Known for dark portrayals of humankind, the acclaimed British novelist takes on a sexually frustrated marriage in his newest work, On Chesil Beach. Ian McEwan will now take your questions
How do you select a topic for a novel? Edward Turner ST. CATHARINES, ONT.
My novels usually start in a very chaotic way. It never feels so clear as selecting a topic. I write my way into them. Though I am keen to make my new novel not anything like my last, so often I am in flight from the last thing I did.
You write about very dark subjects. Why is that? Mahtot Teka, ADDIS ABABA
Look at the front page of today's newspaper. We are a troubled lot, and literature is bound to reflect this. Any examination of the human state will take you into some dark places.
I find your more recent work superior to your earlier, perhaps edgier writing. Do you ever reread your writing from years ago and think you would have approached it differently? David Parr, PORTLAND, MAINE
I have dipped into it from time to time, and I don't feel any great urge to change anything. I agree that they were certainly darker, but I don't think they were less complex. I looked at The Innocent about six months ago, and I really enjoyed it.
On Chesil Beach had me sympathizing with Edward and Florence equally, but my wife sided with Florence. Did you want the reader to side with one or the other? Nathaniel Winn LITTLE ELM, TEXAS
Absolutely not. The narrative really tries to be compassionate toward them both and ascribe no blame to either.
How much research goes into creating a character like the neurosurgeon in Saturday? Jarret Bryan, BROOKLYN, N.Y.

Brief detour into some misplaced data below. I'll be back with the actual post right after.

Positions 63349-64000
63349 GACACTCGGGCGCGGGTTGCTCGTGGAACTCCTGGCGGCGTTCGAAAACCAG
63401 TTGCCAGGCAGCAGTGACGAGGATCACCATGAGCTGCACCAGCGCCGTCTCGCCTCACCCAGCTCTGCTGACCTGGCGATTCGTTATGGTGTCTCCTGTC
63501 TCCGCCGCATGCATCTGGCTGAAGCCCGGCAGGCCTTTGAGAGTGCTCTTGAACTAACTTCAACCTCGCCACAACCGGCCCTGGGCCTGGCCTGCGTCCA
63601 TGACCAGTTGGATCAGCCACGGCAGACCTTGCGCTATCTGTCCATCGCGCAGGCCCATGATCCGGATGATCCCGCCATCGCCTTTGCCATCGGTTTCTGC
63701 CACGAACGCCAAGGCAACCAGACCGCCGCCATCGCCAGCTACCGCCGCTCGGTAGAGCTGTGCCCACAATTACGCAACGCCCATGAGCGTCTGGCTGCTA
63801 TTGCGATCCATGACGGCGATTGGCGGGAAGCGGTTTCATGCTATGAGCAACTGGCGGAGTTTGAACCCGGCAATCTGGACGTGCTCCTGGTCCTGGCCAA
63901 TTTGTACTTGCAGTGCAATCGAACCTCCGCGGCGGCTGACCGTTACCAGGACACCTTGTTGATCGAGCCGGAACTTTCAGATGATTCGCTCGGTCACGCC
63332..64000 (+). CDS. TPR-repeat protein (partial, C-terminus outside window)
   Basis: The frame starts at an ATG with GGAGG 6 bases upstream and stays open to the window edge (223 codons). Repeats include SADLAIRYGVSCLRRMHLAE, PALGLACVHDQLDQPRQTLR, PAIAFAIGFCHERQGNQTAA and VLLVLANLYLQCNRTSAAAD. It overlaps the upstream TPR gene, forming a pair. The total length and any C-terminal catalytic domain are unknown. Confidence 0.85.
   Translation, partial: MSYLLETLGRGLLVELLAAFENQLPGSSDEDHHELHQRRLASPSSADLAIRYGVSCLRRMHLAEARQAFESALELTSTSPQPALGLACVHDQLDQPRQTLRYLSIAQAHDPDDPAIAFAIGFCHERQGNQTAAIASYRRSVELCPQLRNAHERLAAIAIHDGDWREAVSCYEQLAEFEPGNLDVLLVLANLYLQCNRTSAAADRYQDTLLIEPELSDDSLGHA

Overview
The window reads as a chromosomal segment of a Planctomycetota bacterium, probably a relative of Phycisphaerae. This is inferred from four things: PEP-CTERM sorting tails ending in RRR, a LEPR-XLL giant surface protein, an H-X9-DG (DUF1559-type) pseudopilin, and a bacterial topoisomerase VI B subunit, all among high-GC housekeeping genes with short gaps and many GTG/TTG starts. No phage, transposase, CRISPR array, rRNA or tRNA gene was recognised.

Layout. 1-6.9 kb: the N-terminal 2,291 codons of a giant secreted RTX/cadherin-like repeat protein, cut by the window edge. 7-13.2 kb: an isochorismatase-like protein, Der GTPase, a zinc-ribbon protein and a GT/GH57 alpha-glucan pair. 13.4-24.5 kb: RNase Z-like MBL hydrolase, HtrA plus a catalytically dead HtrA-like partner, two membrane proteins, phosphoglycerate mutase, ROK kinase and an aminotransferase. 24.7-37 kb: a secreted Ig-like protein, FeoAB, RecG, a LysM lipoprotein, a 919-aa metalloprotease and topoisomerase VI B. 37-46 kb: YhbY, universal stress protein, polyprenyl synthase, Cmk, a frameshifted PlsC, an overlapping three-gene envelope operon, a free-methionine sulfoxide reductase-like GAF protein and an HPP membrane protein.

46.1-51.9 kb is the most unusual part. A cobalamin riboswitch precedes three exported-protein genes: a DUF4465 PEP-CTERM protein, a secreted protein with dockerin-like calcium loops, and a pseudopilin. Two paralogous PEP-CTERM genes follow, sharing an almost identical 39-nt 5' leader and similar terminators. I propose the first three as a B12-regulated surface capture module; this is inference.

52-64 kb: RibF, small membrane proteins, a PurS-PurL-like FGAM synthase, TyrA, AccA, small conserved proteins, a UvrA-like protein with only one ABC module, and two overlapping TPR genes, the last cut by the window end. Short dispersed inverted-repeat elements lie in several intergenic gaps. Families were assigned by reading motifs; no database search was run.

That book required a fair bit of research. I met a neurosurgeon who took me under his wing for two years. Eventually I started attending operations and procedures with him. I was even once mistaken for a neurosurgeon during an operation.
The character in Saturday struggles with his feelings about the invasion of Iraq. How would it be different if you wrote it today, two years later? Dan Montgomery MCLEAN, VA.
I think [the protagonist] is bound to wish that it had never happened. The occupation has been a disaster from the very first day, and I speak as one who really wanted it once it had started--really wanted it to succeed. So I guess it would be a darker novel, because I don't see much virtue in staying or in running.
When you are writing a book, do you expect it to influence your readers in a certain way? Ju Huang, STAMFORD, CONN.
Readers are so different from one another. They are very hard to corral into one place with your writing. I think reading, much like writing, is a sort of journey. I let them take what they will.
How do you feel about your brief detainment by U.S. immigration officers a few years ago and the current immigration crisis? Salwa Geraisy, SAN DIEGO
My own thing [a 24-hour-plus detention] was a silly bureaucratic matter; I couldn't compare my case to [that of] migrants coming from the south. Society is more vibrant and creative if its citizens are culled from as many races as possible. But I think we must not tie ourselves down to accusing anyone who raises the matter of numbers as being a racist.
What's your take on there being fewer literary reviews in newspapers and magazines? Genevieve Powers, BROOKLINE, MASS.
The problem is really a small part of a larger one, which is the decline of newspapers. Publishers seem to be very keyed up to embrace the Internet, but I don't have much time for the kind of site where readers do all the reviewing. Reviewing takes expertise, wisdom and judgment. I am not much fond of the notion that anyone's view is as good as anyone else's.
You are described as a novelist who has a profound insight into the human condition. What is your prognosis? Ardoth Rutherford HUNTINGTON, W.VA.
[Laughs.] I guess the sum of all my novels would be the answer to that question. It is pretty hard to do the human condition in a couple of lines, but I think there is room for optimism.
To submit questions for upcoming 10 Q subjects, go to time.com/10questions